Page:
Nitrous Oxide (N2O) Emission

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June 19, 2024

Why in news?

Recently, scientists have noted that N2O has higher potential to trap heat compared with CO2.

What do you understand by Nitrous oxide (N2O)?

Nitrous oxide is also called as laughing gas due to the euphoric effects upon inhaling it, a property that has led to its recreational use as a dissociative anaesthetic.

  • Properties – At room temperature, it is a colorless non-flammable gas, and has a slightly sweet scent and taste.
  • Applications – It has significant medical uses, in surgery and dentistry, for its anesthetic and pain-reducing effects.
  • It is used as a propellant, and has a variety of applications from rocketry to making whipped cream.       
  • EmissionsAgriculture is one of the main sources of N2O emissions.
  • It is produced in the process of nitrification, consisting of the microbial conversion of ammonia to nitrate.
  • The amount of N2O produced from the soil through the combined processes of nitrification and denitrification is profoundly influenced by temperature, moisture, carbon, nitrogen and oxygen contents.

Nitrification is a microbial process by which reduced nitrogen compounds (primarily ammonia) are sequentially oxidized to nitrite and nitrate.

Denitrification is the process that converts nitrate to nitrogen gas, thus removing bioavailable nitrogen and returning it to the atmosphere.

What is the current trend of N2O emissions?

  • Higher concentration – It’s concentration in the atmosphere reached 336 parts per billion in 2022 (25% above pre-industrial levels).
  • Accelerated emission – Accumulation in the atmosphere has accelerated in the last four decades, with growth rates over the past three years (2020-2022) higher than any previous observed year since 1980.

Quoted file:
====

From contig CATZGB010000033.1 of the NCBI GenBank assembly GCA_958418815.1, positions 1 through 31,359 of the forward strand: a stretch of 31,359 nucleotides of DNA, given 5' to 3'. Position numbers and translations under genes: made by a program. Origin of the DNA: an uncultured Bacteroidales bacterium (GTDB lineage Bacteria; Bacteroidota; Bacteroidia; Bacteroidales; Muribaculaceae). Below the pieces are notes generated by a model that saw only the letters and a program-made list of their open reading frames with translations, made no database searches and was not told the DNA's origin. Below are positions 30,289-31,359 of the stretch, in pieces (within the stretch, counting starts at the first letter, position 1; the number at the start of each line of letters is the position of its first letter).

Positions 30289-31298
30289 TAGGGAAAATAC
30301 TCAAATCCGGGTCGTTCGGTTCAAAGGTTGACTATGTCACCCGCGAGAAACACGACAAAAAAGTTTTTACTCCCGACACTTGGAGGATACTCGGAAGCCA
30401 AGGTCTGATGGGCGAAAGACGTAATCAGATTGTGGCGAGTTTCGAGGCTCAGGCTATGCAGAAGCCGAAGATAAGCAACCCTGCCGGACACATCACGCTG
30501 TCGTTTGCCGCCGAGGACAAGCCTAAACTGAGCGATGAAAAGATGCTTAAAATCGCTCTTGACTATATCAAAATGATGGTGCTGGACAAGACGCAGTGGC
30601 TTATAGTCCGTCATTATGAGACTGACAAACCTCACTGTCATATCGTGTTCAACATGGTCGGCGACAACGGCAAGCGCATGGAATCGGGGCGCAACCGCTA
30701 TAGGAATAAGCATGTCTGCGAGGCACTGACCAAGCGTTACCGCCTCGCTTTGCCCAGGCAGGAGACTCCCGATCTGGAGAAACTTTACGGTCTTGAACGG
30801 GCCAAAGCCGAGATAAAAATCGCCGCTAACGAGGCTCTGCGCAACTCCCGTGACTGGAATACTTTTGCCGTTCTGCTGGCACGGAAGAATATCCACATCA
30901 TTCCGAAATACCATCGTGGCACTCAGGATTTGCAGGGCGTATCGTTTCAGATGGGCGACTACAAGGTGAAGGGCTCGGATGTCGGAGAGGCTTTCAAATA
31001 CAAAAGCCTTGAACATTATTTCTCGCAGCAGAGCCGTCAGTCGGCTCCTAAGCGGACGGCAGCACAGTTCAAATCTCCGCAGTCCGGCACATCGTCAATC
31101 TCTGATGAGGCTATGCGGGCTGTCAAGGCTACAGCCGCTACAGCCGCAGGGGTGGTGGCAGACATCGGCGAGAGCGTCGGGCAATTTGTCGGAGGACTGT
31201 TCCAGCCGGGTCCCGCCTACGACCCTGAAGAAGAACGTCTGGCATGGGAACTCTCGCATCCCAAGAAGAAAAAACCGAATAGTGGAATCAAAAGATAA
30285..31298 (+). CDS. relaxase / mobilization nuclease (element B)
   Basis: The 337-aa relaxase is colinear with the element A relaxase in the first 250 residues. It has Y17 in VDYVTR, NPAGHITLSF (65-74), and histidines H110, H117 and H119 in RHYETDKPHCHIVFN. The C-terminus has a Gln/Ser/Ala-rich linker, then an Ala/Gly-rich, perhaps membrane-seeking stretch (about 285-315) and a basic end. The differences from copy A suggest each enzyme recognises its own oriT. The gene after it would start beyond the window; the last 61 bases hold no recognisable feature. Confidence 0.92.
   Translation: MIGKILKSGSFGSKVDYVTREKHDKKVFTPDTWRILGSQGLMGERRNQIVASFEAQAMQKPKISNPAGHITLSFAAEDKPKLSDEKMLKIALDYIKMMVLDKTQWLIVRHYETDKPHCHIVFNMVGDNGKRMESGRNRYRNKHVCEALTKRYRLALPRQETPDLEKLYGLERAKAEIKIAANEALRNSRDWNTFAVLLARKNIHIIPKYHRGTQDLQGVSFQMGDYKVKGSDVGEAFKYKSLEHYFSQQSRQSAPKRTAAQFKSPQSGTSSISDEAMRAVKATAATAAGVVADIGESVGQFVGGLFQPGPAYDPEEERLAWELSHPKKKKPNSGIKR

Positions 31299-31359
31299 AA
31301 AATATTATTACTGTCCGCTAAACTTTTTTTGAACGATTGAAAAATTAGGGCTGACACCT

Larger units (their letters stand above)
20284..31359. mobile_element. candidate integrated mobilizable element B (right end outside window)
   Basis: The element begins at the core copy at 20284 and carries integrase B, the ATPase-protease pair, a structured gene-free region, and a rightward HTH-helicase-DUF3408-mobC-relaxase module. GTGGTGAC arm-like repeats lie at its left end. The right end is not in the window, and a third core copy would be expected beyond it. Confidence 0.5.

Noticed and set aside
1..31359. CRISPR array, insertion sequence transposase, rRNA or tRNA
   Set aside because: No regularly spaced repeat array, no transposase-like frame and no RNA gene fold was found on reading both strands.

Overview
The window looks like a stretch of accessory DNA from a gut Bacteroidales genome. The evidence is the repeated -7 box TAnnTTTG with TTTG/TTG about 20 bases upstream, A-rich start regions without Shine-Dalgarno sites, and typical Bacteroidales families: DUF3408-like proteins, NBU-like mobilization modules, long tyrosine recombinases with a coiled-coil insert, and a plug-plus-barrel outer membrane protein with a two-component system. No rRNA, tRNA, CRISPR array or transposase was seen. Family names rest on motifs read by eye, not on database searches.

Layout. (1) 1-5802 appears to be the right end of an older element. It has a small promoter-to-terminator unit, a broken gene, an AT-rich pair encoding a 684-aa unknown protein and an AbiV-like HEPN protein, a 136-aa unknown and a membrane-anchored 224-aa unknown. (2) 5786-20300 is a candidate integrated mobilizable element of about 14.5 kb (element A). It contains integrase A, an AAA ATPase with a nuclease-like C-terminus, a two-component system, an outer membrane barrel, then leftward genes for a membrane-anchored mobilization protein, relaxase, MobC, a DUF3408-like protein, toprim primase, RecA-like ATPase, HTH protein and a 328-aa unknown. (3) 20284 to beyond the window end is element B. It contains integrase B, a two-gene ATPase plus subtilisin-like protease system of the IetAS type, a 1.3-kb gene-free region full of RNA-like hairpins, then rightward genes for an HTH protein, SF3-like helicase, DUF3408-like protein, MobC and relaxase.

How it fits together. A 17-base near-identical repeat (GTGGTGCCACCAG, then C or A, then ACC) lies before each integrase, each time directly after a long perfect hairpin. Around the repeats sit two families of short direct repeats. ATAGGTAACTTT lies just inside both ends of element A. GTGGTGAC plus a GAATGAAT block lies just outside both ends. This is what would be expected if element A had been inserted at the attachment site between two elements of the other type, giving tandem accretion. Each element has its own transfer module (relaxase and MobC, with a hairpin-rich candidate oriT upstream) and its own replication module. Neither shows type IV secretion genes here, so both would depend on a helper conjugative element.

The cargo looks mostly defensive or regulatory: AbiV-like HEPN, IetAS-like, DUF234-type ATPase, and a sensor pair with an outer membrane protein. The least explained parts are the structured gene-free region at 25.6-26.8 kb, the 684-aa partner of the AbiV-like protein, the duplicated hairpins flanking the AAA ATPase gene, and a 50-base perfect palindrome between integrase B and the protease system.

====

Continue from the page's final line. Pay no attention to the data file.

• A total 10 million tonnes of N20 were released into the atmosphere between 1980 and 2020.
  • Rise in anthropogenic emission – Global anthropogenic emissions increased by 40% from 1980 to 2020.
  • Major sourcesAgricultural production contributed 74% of the total anthropogenic N2O emissions in the last decade.
  • Soil N2O emissions are increasing due to interactions between nitrogen inputs and global warming, constituting an emerging positive N2O-climate feedback.
  • Region-wise assessment – In the 1980s, Europe made the largest contribution to global anthropogenic N2O emissions followed by China and South Asia and the USA.
  • From the 1980s to the 2010s, Europe and Russia had the largest decline in the share of anthropogenic N2O emissions, while China and South Asia had the largest increase.

What are the major factors contributing to N2O emissions?


  • Soil pHAlkaline pH enhances the rates of both Nitrification and De-nitrification processes.
  • In general, soil pH influences the microbial population and activity, which directly impact N2O emission.

pH is a measure of how acidic/basic water is. The range goes from 0 - 14, with 7 being neutral. pHs of less than 7 indicate acidity, whereas a pH of greater than 7 indicates a base.